' ' Cinema Romantico: Friday's Old Fashioned: North Dallas Forty (1979)

Friday, February 12, 2021

Friday's Old Fashioned: North Dallas Forty (1979)

When it’s not ethically repugnant, football is a funny game. We, the fans, tend to distill it down to a single 60-minute game on Saturday or Sunday, a winner and a loser, then tune in again next week. To the players, however, the game is the end point of a weeklong process of preparation, mental and physical, mostly the latter, especially at the professional level, where everyone is bigger and faster and stronger, meaning the toll those 60 minutes take is greater. There is a big game in “North Dallas Forty” (1979), based on the novel of former NFL player Peter Gent, though director Ted Kotcheff’s movie is less interested in that game’s outcome than the arduous process it takes for the players to get there in the first place, a football movie that, until the end, eschews platitudes or any predictable sports movie beats to evince a character study, a week in the life of a football player. 

“North Dallas Forty” begins by bringing the old chestnut about football players not wanting to get out of bed in the morning to life as North Dallas Wide Receiver Phil Elliot (Nick Nolte) is only able to pull himself out from the under the covers with the help of pills. When he lumbers down the hall, you can practically hear the creak in his bones. (Later, you literally hear the creak in his bones.) Nolte’s inherent weariness, embodied in that familiar rasp, makes him the perfect actor for this part and he plays it entirely in the key of Indiana Jones remarking that it’s not the year, it’s the mileage. The way Nolte stands, always at some angle, belies someone trying to find every advantage with a body that is already breaking down. Can a human approximate a used car? If so, Nolte comes the closest anyone ever has. And the myriad scenes of sitting in tubs, getting taped, guzzling beer in the locker room as unprescribed therapy, etc., all feel less like a conventional plot gradually building toward something than like scattered details of a beaten down person existing in a perpetual fog. 

That is not to suggest Phil has lost the desire to play. Indeed, he still retains a sense of mindless enthusiasm, a penchant for pranks and trash talk that innately suggests why he keeps going. Even so, Phil is in the twilight of his career and on the wrong side of his Coach, or more accurately, his Coach’s (G.D. Spradlin) data, suggesting that even in the prehistoric NFL decisionmakers were consulting computers over their gut. Thankfully “North Dallas Forty” does not delve too deeply into the specifics of this data, until a conclusion that turns oddly preachy, merely using it as a counterpoint to Phil’s plight, letting Nolte’s bullishness illustrate the idea of the NFL as a players game rather than one belonging to the coaches or the numbers crunchers. Of course, Phil’s commitment to the game is tested by a woman, Charlotte (Dayle Haddon). He meets her at a wild party in a scene that briefly suggests her character might be interesting, the camera glimpsing her in the background and circling the room before returning to her, as if it’s giving her space to enter the movie on her own sweet time. Alas, she never graduates to a rounded person, just a symbol of possible post-football existence.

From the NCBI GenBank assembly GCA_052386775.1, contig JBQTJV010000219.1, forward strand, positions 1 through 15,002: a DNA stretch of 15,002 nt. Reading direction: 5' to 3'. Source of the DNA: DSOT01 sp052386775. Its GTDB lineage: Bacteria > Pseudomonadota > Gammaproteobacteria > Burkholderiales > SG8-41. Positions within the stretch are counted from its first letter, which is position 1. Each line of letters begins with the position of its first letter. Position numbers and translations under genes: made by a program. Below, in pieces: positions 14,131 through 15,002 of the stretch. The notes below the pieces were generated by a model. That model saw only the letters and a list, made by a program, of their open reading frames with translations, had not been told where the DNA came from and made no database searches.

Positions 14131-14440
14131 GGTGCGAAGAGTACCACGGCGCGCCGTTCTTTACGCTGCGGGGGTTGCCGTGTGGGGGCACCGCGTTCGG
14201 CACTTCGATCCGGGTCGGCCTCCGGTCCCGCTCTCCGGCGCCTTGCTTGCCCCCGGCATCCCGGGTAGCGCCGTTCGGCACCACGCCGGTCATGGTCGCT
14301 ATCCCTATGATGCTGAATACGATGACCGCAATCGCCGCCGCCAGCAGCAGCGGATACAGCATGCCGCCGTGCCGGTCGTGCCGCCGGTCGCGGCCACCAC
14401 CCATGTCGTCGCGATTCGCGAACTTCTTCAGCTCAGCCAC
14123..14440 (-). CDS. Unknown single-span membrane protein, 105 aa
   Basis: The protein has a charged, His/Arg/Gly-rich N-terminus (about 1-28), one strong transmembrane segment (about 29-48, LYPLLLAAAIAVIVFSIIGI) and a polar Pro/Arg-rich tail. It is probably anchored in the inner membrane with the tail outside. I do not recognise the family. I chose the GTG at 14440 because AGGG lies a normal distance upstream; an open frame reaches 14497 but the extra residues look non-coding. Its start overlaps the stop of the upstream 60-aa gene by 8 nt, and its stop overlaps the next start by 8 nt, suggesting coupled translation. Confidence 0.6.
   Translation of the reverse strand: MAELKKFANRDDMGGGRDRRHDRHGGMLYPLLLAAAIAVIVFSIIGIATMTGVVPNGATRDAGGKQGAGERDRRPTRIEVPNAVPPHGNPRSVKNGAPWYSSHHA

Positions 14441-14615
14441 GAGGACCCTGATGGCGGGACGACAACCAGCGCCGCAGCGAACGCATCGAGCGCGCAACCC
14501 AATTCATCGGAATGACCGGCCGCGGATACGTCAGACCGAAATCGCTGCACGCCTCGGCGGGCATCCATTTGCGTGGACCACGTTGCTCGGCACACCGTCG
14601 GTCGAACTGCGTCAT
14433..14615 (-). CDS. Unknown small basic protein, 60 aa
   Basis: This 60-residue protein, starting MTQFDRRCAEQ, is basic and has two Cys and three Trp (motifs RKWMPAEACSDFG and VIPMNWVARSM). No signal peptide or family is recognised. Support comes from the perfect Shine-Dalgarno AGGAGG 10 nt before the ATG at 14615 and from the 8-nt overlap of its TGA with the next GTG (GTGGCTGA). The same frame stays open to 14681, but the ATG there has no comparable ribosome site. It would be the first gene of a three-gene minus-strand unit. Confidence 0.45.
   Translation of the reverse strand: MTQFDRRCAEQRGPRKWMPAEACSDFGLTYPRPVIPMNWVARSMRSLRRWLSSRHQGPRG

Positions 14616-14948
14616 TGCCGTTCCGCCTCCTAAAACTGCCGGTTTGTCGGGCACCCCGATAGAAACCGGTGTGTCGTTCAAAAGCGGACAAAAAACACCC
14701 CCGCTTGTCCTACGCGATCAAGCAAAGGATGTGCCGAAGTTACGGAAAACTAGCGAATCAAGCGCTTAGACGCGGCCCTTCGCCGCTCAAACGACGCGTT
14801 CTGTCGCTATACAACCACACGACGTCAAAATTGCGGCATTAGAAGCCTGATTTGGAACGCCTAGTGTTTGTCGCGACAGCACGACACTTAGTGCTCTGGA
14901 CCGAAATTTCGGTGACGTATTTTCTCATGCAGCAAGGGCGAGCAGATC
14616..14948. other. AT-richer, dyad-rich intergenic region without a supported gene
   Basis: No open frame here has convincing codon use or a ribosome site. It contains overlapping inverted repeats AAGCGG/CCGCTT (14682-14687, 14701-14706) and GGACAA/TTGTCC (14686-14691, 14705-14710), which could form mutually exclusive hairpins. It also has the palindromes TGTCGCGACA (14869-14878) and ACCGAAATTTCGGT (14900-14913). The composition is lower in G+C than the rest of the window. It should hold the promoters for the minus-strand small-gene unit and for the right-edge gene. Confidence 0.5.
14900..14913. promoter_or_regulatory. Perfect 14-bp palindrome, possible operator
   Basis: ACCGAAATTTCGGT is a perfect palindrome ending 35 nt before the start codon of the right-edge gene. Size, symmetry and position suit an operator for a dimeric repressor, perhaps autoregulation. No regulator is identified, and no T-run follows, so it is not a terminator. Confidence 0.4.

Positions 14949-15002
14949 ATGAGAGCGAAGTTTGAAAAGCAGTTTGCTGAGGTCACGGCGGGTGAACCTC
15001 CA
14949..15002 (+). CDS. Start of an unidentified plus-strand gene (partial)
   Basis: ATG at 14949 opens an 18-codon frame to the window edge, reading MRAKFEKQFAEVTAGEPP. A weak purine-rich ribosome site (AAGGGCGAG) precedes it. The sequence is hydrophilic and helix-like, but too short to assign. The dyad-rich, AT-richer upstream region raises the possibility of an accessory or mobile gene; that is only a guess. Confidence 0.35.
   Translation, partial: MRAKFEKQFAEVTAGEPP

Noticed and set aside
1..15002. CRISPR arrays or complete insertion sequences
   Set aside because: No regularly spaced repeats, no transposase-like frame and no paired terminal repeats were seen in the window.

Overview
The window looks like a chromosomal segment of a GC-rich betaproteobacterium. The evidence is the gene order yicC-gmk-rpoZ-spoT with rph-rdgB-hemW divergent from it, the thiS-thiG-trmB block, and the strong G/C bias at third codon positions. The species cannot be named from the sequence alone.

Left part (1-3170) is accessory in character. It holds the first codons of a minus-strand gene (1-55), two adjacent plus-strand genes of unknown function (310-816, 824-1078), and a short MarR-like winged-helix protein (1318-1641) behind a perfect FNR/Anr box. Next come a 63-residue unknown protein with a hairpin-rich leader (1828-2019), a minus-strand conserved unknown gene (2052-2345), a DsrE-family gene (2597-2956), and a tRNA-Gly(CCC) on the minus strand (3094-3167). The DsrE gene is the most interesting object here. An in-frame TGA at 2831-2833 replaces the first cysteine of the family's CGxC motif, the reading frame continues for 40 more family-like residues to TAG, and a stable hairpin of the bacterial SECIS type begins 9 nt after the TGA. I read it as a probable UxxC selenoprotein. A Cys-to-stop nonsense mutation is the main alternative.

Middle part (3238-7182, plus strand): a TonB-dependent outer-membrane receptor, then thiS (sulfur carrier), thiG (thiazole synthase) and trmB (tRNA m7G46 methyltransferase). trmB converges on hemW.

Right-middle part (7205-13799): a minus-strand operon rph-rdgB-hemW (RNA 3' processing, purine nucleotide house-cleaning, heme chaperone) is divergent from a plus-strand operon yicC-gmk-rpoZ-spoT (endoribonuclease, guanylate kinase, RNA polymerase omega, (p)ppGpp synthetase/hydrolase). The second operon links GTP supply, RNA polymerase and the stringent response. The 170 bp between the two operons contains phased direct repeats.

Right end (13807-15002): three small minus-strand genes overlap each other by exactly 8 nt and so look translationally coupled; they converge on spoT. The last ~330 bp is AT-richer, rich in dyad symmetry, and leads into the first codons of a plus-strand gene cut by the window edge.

The obliquely referenced championship game hardly feels representative of the sort of stakes we are conditioned to expect for such a climactic contest: no attendant hype, no outside noise, no crowd shots. (There is an earlier scene in which Charles Durning as an assistant coach reads the team a wretched inspirational poem that works retroactively as a comical counterpoint to Al Pacino’s Football Is A Game Of Inches speech in “Any Given Sunday.”) This, however, has the winning effect of making the game all about the players, their feuds and squabbles and shots at personal glory, the broad canvas of a big game revealing how, really, it has nothing to do with you or me or any of us, just them, one more schoolyard brawl that happens to take place at the highest level. The capping scene, however, in which Phil is called before team management and suspended under questionable circumstances, puts too many obvious points in Phil’s mouth, explicating the theme of “North Dallas Forty” rather than letting it bubble to the surface itself. It’s unfortunate, especially when his simply being in the office is perfectly and intrinsically contrasted against the gridiron, a reminder that even if you leave it all on the field, the chairman of the board is always waiting to pull the rug out from under you.

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